“Tyrael, sit down.” Valla indicated a large chopping block that the villagers must have used for firewood before the attack.

“I assure you Nephalem, it was a tiny cut barely worth mentioning. I am just fine.” Tyrael responded. Besides the cut, the man's cloak was the only evidence he had been in battle. Valla envied his enchanted armour and sword on which blood and guts never stuck. She herself had no injuries but her armour was spotted with daemon fluids.

The daemon huntress pointed to the improvised seat again and unhooked her water-skin. “You won't be saying that when it gets infected. Now, sit down.”

Tyrael, chastised, sat down and held still while Valla washed the cut. Even as the Aspect of Wisdom it would take Tyrael a little while longer to adjust to his new life as a mortal and the requirements that entailed.

“Thank you, Valla. I had not thought of it like that.” Tyrael said while trying to resist the urge to rub at his cheek.

“It is nothing. Daemons are vile creatures in every sense. Cleanliness of any sort is not their forte. Now, survivors and then we try and discover if there is anything more to this attack.”


As Tyrael had suspected they found no survivors. One young girl had hidden herself in the cellar of one of the houses before it had collapsed. The poor girl had given up the ghost, dead despite no injuries on her person and all the food-stores the family had stored in their larder. Valla carried her out into the village square and laid her to rest in one of the corpse-piles before lighting them on fire, giving the villagers as much of a burial as was reasonable. It reminded Valla too much of her own child-hood, but the two companions had come here to investigate, not to spend days digging graves.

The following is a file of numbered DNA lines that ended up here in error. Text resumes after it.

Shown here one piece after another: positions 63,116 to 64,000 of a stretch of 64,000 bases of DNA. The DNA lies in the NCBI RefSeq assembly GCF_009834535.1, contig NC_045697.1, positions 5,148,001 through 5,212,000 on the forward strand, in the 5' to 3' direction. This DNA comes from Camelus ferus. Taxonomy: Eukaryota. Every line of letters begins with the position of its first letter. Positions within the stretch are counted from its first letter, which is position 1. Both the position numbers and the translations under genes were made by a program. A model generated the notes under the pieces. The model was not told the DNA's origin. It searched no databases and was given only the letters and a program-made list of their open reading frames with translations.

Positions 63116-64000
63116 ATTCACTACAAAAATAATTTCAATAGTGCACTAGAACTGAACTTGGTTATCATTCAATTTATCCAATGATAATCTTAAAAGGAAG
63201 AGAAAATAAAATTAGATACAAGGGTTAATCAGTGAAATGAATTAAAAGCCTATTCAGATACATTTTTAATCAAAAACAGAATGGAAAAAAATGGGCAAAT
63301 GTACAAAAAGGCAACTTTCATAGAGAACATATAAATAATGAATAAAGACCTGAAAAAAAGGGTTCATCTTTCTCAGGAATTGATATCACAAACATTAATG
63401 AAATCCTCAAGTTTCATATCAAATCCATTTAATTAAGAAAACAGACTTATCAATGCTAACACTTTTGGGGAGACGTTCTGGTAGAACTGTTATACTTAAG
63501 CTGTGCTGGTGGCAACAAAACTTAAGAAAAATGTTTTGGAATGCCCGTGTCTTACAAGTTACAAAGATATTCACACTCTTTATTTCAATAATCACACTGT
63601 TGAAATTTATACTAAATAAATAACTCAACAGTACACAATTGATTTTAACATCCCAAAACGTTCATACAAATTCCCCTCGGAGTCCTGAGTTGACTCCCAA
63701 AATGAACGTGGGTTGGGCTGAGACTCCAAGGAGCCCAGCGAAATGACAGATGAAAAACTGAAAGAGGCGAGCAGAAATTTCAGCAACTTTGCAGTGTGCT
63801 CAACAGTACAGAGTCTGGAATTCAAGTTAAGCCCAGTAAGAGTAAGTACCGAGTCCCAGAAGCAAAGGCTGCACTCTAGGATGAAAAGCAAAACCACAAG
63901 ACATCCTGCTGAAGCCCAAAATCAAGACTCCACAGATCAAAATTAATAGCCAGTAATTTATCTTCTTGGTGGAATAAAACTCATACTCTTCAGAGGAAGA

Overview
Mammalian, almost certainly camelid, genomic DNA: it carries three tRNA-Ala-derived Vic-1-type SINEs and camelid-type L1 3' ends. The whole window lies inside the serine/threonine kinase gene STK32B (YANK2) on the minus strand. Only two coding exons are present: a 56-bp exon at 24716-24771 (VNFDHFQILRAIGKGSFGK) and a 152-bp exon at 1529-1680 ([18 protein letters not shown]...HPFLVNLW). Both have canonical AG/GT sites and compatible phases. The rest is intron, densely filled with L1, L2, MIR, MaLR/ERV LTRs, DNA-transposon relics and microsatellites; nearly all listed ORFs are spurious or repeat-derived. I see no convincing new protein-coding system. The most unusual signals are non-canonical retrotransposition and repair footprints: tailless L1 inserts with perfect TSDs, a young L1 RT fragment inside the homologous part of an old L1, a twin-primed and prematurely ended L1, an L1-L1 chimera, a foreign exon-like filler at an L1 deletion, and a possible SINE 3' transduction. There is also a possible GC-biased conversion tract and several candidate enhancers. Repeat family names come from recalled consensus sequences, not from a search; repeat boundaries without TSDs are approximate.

Their rescue effort attempted, the two gathered in the centre of the village. Tyrael gently planted El'druin in the bloody soil. The holy blade lifted off the ground by a few inches and the central jewel changed in its brilliance. Globules of energy rose off the daemon corpses and floated into the jewel for a minute before a trail of sorts became evident in the air, like a scrap of blood-covered cloth hanging in mid-air. It led out of the village towards the ocean. A thick pillar of smoke rose there but the village had not extended that far out.

“Their hell-gate.” Valla said.

“Indeed.” Tyrael agreed. But as Valla strode off and Tyrael made to grasp his blade and follow, his touch caused another reaction in the holy sword. The trail vanished, and the blood-red spots vanished from the central jewel, to be replaced by a single glowing spot that sped off, leaving a trail of radiant dust that led off in a different direction from the hell-gate.

“Wait a moment, Nephalem. There is something else here.”

Valla stopped and turned, taking in the glowing trail with a glance. “A bigger daemon?”

“No, it is an angelic presence. An angel passed through here.” Tyrael responded.

“Really? Before or after the attack?”

Tyrael rose to his feet, El'druin at his side. “Far before, I would hope. I cannot condone any of my angelic brethren passing through this charnel-house without taking action.” 

Valla took out one of her crossbows and held it to her side, eyes fixed on Tyrael. “Do you want to go take a look?”

“I do, but you need not accompany me. You have helped the High Heavens enough without getting involved in our personal matters. I will send a signal if I am in need of assistance.” Tyrael said. He was not looking back at Valla but was instead staring off into the desert where the trail was leading.

“I will close that hell-gate then. If it comes to it, I too will send a signal. Good luck Tyrael.” With that, Valla strode off towards the plume of smoke in the distance and the hell-gate it promised.

“Blessings of the High Heavens to you, Nephalem.” And Tyrael grasped El'druin tighter and stalked after the trail.

Chapter Text